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Deseret News
Drugs, weapons and other evidence seized over the weekend by Drug Enforcement Administration agents in Utah, Sunday Feb. 12, 2012.

SALT LAKE CITY — The Drug Enforcement Administration said Monday on the heels of one of their biggest methamphetamine busts that there's more to come.

"We're pursuing a particular group, looking to push a case forward, which hopefully will lead to another seizure and additional arrests," Frank Smith, assistant special agent-in-charge for the Rocky Mountain Region of the DEA, said.

Sunday, the DEA announced it completed two actions simultaneously over the weekend: seizing 25 pounds of meth from a vehicle on I-15 and a "significant stash" of marijuana and weapons, including assault rifles, from a home in a gated community in Emigration Canyon.

Because of the sensitive nature of the case and the ongoing investigation, officials Monday were releasing few details about the seized drugs, including whether the two cases were related.

However, Smith said the amount of methamphetamine seized — a drug that is usually referred to in grams and ounces — was a good indication of the significance of the operation.

"Whenever you deal with that much methamphetamine, there's organized crime behind it — whether it's cartels, drug trafficking organizations — you can't have that much meth without having a significant infrastructure and there is a significant infrastructure in this investigation," he said.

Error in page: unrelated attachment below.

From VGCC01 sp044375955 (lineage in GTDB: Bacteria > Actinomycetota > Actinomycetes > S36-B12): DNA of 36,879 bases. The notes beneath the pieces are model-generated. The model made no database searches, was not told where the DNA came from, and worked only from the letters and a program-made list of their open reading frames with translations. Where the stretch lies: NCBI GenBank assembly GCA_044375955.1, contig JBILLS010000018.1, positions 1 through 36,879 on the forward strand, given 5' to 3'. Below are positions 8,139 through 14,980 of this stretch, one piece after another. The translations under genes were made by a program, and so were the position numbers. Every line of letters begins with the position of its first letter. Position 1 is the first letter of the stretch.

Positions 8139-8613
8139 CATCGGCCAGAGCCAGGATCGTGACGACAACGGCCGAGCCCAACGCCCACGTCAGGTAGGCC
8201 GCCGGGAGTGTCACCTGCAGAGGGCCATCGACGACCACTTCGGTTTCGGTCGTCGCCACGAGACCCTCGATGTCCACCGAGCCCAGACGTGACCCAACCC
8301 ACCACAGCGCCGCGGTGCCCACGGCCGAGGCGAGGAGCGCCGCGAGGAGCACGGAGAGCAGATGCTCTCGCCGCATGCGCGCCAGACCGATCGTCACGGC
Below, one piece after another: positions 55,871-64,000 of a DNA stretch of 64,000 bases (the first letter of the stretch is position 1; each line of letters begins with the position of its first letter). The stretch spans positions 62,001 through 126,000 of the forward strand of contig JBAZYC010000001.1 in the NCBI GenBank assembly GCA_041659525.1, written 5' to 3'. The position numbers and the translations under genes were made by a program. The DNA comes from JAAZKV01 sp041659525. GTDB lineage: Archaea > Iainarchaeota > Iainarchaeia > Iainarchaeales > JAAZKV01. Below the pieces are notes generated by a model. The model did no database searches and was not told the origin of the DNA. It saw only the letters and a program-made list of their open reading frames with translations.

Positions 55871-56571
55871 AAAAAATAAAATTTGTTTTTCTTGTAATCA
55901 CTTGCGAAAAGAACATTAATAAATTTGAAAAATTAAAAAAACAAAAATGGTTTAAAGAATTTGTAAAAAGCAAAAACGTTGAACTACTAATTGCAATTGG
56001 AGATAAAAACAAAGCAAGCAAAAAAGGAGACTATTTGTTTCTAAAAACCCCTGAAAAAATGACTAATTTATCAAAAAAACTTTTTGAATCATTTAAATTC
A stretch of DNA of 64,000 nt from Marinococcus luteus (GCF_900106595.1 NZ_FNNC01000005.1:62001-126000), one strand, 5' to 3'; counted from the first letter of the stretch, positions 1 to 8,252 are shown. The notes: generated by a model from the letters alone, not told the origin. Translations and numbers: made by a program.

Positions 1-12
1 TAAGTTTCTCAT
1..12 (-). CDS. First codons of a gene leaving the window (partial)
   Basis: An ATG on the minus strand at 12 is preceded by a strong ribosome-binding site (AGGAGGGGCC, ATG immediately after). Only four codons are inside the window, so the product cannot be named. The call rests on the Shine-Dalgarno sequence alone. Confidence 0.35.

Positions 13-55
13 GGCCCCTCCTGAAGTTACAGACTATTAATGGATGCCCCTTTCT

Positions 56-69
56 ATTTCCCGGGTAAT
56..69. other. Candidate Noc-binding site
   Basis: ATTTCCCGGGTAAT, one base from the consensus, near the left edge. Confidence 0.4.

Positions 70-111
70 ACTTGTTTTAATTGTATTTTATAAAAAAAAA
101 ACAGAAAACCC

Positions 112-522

A bust of 25 pounds of meth was the largest Smith had seen during his four years with the DEA. The drugs had an estimated street value of $500,000. The meth is coming straight from Mexico from so-called, "Super Labs," he said.

Smith estimated that 90 percent to 95 percent of all meth in Utah today comes from Mexico.

Large outdoor marijuana grows, like the kind found in remote mountain locations, and methamphetamine pose the two most significant threats to Utah, Smith said. He noted that all 25 pounds of meth that was seized was earmarked for Salt Lake County alone.

He said the only way to stop it was going to be a communitywide, tiered effort.

"You can't arrest your way out of these issues. We're naïve when we think law enforcement is the absolute solution," Smith said.

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